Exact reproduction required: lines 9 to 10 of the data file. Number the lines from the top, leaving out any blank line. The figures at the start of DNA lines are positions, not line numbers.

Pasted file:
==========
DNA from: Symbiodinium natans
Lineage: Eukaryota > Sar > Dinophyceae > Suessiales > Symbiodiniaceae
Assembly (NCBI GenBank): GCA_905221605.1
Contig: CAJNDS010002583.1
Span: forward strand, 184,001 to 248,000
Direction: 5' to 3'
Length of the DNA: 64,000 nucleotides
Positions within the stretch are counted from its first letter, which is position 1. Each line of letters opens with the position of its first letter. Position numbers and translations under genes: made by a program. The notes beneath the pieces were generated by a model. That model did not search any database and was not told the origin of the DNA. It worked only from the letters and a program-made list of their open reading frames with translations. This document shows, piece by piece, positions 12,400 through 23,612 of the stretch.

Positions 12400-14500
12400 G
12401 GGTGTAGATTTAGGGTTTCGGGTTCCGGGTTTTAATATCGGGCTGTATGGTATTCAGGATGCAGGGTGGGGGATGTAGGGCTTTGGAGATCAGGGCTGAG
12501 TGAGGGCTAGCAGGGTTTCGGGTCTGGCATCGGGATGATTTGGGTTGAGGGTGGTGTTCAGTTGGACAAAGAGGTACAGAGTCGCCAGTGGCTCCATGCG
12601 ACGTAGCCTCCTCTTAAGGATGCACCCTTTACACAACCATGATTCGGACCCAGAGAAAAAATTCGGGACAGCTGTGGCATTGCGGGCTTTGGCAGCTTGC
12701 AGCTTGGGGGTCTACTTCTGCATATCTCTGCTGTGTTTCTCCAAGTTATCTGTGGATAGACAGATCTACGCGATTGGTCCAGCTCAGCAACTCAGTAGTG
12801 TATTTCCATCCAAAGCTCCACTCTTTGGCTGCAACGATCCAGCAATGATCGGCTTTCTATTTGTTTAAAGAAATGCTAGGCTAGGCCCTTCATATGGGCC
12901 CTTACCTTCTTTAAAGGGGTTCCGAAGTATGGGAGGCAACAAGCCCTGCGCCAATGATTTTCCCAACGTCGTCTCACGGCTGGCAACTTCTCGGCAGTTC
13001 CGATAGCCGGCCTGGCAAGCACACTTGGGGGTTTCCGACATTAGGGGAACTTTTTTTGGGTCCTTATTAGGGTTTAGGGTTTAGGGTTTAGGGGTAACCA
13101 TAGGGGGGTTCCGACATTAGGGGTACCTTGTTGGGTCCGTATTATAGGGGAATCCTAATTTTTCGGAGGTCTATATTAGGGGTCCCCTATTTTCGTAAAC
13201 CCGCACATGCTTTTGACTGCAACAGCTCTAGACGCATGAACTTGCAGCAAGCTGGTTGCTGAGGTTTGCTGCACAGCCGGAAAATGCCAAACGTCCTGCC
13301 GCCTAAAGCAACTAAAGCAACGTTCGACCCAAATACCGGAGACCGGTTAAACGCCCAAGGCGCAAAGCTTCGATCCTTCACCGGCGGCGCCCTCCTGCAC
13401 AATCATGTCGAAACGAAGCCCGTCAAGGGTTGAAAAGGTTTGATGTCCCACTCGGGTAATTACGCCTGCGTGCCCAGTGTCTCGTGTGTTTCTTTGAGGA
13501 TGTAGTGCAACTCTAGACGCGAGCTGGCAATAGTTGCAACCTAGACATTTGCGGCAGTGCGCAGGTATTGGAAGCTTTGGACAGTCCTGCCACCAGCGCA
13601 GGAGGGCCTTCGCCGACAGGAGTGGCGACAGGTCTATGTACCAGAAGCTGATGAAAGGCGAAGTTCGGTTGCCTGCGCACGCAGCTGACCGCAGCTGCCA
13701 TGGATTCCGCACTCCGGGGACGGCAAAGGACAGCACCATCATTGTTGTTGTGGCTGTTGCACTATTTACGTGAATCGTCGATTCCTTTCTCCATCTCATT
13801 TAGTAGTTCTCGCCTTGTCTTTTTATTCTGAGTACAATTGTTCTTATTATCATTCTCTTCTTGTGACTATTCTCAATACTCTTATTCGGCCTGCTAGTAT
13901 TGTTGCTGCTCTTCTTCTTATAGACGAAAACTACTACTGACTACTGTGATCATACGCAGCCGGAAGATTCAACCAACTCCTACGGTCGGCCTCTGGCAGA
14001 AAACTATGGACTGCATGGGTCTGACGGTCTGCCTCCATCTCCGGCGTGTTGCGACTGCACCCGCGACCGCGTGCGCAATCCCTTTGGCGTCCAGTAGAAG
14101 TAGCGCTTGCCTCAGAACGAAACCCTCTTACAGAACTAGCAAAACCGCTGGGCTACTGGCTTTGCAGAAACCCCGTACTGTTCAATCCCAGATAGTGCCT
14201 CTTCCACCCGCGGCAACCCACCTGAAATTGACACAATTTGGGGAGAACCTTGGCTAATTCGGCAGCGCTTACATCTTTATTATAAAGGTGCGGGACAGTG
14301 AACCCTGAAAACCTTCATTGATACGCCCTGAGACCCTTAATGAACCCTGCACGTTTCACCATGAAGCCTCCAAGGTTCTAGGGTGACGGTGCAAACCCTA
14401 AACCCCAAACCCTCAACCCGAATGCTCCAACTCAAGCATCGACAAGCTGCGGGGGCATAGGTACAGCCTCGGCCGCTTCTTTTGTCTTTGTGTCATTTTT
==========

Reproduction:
Positions 12400-14500
12400 G